The European Multidisciplinary Platform Against Criminal Threats (EMPACT) is an integrated approach against organised and serious international crime in the EU. Member States work with EU institutions to ensure internal security, from information exchange to training and joint operational actions, aiming to dismantle criminal networks.
Organised and serious international crime damages the economy, harming both individuals and society. Criminal networks are often complex, and strategies to suppress crime must equally be multidisciplinary and multiagency to be more effective.
While the average consumer tends not to associate intellectual property (IP) crime with grave wrongdoings, it is linked to other serious crimes, such as fraud, online identity theft, forced labour, tax evasion and even financing terrorism. This ‘soft’ form of crime, as it is often perceived, depends on a host of actors to produce, assemble, repackage, relabel and distribute goods. The criminals operate within and across continents and do not follow any safety, human rights or environmental rules.
According to a 2021 joint report by the Organisation for Economic Co-operation and Development (OECD) and the European Union Intellectual Property Office (EUIPO), in 2019, the volume of international trade in counterfeit and pirated products was estimated at USD 464 billion, or 2.5 % of world trade. Meanwhile, counterfeit and pirated products imported into the EU amounted to EUR 119 billion (USD 134 billion), that is up to 5.8 % of EU imports. These significant figures result in billions of losses in legitimate product sales and taxes and hundreds of thousands of jobs lost each year. Other aspects are also harder to measure, such as damage to a company’s reputation or competitiveness.
In Southeast Asia, the estimated volume of counterfeit goods originating from or transiting through the region was USD 36.4 billion in 2017. Southeast Asian countries still lack more coherent terminologies and data collection methods for more accurate calculations.
To combat organised and serious international crime, including IP crime, the EU introduced EMPACT as a Member State-driven initiative in October 2013. Today it is a permanent instrument with a four-year policy cycle. In each cycle, threats and priorities are identified, strategies on tackling them are developed, actions are undertaken and achievements are reviewed. The instrument involves law enforcement and customs officials from Member States and EU agencies, such as Europol and the EUIPO. Since the EU does not have common criminal law, cooperation on cross-border law enforcement has been made possible by EMPACT for coping with the increasingly cross-border nature of IP crime.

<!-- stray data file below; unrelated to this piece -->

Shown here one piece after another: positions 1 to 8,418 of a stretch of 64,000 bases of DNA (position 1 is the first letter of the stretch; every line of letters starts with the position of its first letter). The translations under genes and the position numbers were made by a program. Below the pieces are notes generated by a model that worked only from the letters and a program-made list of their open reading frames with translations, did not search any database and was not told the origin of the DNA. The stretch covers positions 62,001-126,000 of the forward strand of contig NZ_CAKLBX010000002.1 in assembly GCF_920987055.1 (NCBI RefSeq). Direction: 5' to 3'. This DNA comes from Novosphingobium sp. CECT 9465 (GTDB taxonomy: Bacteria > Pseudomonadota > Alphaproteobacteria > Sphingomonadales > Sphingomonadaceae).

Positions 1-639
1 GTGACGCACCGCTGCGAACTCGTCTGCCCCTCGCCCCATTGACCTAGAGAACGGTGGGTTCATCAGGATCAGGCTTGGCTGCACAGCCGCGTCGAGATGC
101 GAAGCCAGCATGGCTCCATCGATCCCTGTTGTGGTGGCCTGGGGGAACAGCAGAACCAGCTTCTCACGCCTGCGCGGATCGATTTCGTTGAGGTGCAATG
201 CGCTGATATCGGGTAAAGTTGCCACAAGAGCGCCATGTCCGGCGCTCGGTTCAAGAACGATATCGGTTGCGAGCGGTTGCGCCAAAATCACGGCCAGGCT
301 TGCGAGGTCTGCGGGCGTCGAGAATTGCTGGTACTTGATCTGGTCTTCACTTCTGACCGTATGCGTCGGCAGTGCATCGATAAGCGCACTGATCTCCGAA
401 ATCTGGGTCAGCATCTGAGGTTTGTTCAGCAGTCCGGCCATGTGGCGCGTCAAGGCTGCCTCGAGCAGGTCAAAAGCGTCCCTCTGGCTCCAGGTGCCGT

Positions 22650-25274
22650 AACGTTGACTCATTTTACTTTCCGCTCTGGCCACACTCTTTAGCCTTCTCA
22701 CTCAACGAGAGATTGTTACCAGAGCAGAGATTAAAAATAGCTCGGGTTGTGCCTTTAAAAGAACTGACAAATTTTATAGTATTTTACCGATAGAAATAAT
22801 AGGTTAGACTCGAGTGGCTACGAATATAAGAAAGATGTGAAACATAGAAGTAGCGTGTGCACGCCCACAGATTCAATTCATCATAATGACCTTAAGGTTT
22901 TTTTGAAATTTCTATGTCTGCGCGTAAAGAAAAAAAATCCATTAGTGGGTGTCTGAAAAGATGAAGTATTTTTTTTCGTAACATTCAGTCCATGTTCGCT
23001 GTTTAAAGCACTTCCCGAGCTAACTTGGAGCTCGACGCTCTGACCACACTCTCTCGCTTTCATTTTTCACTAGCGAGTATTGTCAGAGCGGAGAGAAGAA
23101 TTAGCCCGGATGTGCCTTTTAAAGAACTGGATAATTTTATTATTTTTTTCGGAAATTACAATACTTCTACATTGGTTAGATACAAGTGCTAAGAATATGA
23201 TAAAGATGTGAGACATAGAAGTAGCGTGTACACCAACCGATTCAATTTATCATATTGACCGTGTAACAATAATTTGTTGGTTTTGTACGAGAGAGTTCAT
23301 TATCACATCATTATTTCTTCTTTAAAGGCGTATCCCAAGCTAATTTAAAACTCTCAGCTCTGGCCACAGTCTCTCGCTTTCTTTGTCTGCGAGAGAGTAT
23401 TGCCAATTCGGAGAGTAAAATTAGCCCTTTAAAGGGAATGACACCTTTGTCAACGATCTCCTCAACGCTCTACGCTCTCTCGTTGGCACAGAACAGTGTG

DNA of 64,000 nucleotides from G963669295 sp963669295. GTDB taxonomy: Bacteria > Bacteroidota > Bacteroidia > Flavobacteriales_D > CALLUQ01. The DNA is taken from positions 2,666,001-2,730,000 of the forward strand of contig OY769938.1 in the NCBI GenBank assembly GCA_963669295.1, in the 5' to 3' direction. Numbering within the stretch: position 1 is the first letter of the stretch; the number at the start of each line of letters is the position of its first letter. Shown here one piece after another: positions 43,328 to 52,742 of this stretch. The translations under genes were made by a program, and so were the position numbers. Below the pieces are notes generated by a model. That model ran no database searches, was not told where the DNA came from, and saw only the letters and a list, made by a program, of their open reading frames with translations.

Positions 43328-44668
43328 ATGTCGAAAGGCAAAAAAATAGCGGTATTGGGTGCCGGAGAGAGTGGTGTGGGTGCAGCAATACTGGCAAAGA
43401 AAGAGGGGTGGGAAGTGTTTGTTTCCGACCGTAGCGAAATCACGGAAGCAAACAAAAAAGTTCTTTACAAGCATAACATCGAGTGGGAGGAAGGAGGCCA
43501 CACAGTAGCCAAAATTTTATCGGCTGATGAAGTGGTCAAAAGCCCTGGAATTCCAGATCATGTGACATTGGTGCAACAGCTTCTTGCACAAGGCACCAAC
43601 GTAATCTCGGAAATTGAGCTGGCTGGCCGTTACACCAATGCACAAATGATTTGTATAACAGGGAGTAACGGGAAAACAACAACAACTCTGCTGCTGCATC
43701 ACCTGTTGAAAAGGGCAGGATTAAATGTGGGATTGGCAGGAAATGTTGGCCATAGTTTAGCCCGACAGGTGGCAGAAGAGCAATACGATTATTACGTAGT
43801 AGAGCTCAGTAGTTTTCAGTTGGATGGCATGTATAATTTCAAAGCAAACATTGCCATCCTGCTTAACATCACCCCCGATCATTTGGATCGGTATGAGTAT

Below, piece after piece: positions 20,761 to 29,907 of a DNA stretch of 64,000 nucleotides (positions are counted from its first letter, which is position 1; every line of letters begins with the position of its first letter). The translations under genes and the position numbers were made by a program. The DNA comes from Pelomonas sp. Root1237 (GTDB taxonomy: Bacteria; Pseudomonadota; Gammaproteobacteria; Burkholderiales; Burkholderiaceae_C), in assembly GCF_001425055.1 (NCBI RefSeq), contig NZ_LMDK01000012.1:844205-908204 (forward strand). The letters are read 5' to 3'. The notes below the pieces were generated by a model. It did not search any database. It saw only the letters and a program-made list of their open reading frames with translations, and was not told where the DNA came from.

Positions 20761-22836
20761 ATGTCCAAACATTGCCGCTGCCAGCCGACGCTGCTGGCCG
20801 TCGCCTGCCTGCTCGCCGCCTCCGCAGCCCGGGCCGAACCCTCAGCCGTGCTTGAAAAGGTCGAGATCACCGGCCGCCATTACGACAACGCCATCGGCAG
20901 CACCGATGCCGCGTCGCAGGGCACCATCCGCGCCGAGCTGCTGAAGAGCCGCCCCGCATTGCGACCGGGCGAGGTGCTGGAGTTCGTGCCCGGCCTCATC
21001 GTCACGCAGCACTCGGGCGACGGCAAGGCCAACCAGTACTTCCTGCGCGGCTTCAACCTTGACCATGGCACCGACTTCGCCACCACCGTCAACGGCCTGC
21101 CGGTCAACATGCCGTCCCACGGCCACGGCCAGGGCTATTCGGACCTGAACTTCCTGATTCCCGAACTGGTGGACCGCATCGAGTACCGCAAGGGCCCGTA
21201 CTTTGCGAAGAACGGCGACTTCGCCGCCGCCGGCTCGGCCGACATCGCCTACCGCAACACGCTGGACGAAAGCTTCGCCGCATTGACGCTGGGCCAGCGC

In 2022, EMPACT operations resulted in 115 arrests and seizures of 9.4 million counterfeit cosmetics and perfumes, 1.2 million counterfeit car parts, 100 kg of illicit drugs, 2 million pharmaceutical products and 320 000 counterfeit clothes and accessories, among others. The seized counterfeit products’ value was assessed at EUR 42 million (USD 47 million).
While the value of global trade in counterfeit and pirated goods has remained high and stable in the past 10 years, at around 2.5 % on average of all trade, and the value of seized products remains relatively low, there is room for improvement. The EU has been proactively engaging with non-EU countries in promoting IP rights protection and enforcement through an array of governmental cooperation programmes. For example, the IP Key South-East Asia project centres its enforcement initiatives on capacity building, sharing enforcement best practices and establishing cooperation networks with national law enforcement authorities in the region.
Meanwhile, EMPACT operations are open to non-EU countries if they wish to play a role in stopping counterfeit and pirated goods’ production and distribution. These operations come with different names and focuses. For example, Operation Elektron deals with counterfeit electronic devices; Operation Aphrodite with illicit physical and online trade in counterfeit cosmetics; and Operation Fake Star with counterfeit goods infringing well-known brands.
The fight against IP crime and other types of organised and serious international crime is a never-ending endeavour. It needs as much support as possible from all the relevant authorities and the public. The impact of less IP crime makes a person safer, a company more profitable, an economy wealthier and a country more secure while better protecting the environment.
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